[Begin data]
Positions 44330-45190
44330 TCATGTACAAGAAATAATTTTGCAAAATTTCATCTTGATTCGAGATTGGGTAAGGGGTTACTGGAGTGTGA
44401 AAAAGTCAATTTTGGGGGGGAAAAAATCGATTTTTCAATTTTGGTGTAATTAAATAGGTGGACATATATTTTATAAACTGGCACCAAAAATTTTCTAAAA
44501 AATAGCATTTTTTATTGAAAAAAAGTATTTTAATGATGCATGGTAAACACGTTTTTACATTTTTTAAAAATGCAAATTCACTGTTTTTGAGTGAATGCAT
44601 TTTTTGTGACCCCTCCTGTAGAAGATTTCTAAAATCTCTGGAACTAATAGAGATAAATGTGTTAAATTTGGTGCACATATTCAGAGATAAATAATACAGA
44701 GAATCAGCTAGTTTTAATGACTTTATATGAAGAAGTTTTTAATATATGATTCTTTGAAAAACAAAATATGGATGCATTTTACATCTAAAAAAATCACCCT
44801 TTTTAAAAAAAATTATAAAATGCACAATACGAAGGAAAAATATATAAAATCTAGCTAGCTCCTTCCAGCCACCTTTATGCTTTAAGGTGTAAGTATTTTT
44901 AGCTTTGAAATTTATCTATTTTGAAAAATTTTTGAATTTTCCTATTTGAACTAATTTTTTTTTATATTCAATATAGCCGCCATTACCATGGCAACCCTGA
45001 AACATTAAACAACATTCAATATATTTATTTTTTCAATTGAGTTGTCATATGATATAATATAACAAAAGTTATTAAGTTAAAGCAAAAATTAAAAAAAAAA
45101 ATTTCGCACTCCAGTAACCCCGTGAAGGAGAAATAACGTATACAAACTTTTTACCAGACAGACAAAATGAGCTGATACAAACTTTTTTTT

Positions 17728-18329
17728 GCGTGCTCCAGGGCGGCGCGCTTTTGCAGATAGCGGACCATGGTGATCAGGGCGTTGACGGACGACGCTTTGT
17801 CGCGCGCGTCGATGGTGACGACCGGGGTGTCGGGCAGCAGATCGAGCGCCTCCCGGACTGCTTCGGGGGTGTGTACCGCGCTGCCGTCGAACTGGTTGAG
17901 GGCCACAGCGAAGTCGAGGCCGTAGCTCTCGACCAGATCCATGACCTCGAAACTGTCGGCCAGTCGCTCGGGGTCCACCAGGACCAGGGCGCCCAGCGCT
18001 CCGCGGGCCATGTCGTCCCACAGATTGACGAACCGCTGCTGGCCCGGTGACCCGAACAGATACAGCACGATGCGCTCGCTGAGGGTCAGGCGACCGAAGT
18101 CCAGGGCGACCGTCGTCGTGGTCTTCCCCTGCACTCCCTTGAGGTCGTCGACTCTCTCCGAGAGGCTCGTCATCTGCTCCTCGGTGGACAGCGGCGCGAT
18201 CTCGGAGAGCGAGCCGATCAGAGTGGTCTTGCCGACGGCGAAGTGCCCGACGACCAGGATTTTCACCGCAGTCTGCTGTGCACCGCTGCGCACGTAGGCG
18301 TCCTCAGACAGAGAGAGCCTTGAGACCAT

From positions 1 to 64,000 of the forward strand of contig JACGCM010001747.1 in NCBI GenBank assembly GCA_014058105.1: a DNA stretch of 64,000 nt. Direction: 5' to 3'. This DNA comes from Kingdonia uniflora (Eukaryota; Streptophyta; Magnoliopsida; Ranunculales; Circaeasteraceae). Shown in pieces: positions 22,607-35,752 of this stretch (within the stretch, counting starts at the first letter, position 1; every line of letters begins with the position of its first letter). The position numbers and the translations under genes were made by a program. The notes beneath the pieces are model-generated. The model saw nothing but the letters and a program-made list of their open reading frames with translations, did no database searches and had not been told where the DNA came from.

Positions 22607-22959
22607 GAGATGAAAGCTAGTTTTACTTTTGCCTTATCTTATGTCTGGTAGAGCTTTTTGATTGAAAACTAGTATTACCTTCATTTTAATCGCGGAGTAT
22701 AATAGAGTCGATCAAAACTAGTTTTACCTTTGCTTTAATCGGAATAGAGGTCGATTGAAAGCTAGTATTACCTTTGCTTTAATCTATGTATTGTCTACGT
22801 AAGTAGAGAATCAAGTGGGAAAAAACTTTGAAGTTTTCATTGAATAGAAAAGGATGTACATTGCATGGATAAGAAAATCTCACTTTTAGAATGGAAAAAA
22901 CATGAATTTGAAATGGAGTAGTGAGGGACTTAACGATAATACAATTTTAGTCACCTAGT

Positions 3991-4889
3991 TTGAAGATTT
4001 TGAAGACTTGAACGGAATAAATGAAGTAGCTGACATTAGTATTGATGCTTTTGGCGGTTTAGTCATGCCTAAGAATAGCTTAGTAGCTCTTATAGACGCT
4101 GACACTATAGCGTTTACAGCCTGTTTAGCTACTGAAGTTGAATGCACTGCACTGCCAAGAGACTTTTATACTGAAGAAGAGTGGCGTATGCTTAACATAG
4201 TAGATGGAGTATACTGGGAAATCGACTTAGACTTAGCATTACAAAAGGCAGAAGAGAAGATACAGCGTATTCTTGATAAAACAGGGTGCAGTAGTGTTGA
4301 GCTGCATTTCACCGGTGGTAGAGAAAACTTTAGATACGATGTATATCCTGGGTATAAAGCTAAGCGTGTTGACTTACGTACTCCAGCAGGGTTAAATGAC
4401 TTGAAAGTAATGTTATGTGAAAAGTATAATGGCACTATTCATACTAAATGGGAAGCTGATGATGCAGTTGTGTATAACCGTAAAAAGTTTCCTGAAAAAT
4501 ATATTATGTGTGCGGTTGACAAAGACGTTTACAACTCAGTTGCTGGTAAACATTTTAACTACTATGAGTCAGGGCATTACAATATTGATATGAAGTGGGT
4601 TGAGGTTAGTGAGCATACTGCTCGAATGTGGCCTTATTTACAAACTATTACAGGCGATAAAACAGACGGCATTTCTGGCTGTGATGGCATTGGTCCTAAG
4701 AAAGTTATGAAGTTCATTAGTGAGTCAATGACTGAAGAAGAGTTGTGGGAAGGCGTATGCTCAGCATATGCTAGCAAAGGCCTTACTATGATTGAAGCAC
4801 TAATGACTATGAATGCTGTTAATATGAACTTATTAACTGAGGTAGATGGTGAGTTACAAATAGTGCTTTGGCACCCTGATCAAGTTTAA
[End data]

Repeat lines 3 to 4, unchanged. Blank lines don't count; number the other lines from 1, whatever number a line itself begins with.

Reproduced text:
44401 AAAAGTCAATTTTGGGGGGGAAAAAATCGATTTTTCAATTTTGGTGTAATTAAATAGGTGGACATATATTTTATAAACTGGCACCAAAAATTTTCTAAAA
44501 AATAGCATTTTTTATTGAAAAAAAGTATTTTAATGATGCATGGTAAACACGTTTTTACATTTTTTAAAAATGCAAATTCACTGTTTTTGAGTGAATGCAT